Notice on this play from the same game, Watson reads the outside (right) defensive linebacker as "staying at home" so he again gives the ball off to Gallman who powers his way into the end zone. Also note that Watson gives just the slightest shoulder fake towards the outside allowing Gallman to get the step on the outside linebacker.
2nd- The passing game is a place our running backs have the opportunity to improve on. Not to say that the backs have been lacking in the receiving department, but there is quite a bit of room to grow in the area. Last season our running backs had 73 of our 356 receptions as well as 4 of 35 receiving touchdowns. Now of course we understand when you have a team like Clemson, loaded with offensive talent, the passing is going to be spread out. But imagine for a second what our offensive efficiency could look like if we doubled our numbers involving running backs in the passing game.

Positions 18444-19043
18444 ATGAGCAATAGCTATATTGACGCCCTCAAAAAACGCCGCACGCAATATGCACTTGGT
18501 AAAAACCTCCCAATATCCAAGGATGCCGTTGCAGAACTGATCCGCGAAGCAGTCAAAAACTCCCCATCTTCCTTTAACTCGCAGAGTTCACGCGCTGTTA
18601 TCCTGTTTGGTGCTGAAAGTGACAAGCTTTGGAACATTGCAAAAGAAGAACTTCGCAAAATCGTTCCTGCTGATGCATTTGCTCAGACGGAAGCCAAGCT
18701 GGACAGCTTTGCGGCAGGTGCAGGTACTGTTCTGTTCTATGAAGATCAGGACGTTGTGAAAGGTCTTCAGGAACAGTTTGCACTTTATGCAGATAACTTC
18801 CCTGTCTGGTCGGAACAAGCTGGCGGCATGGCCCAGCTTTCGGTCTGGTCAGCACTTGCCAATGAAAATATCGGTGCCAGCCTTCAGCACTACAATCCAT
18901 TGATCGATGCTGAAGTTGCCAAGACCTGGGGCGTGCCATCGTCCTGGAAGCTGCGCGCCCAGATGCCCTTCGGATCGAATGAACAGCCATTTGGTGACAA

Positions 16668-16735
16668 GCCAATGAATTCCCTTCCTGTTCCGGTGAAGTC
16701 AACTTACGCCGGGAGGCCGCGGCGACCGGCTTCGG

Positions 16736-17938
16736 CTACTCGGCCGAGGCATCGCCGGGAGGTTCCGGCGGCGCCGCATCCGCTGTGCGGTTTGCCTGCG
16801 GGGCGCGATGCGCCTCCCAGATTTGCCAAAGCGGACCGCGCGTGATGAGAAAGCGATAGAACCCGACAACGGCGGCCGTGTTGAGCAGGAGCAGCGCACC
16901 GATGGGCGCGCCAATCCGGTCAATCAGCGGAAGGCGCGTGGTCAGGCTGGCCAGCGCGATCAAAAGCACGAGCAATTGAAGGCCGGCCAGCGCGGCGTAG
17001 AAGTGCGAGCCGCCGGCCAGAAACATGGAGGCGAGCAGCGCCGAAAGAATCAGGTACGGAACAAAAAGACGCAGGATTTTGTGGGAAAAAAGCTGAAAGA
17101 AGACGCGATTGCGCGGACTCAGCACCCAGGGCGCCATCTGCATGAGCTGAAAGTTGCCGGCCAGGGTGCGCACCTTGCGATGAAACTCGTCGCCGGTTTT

Opening up the outside is done by first working the inside. Most traditional teams would do this by running the ball up the middle, forcing defenses to collapse, which opens the outside up. Providing play calls with opportunities to get the running backs more involved could very well be one of the keys to lifting Clemson to that "next level."
An area of the passing game that Clemson does fairly well with running backs is the screen pass. Just so we're all on the same page, a screen pass involves offensive linemen breaking away from the play to develop a wall, then a short pass is made to a running back or receiver to run behind the wall of defenders. Clemson isn't the best at using running backs in this type of play, but it has been proven to work time and time again in college football. Don't believe me? Take a look at some Alabama footage of the years, their quarterbacks "impressive" numbers usually spar from a plethora of screen passes that turn into huge gains. Moral of the story, USE THE SCREEN PASS.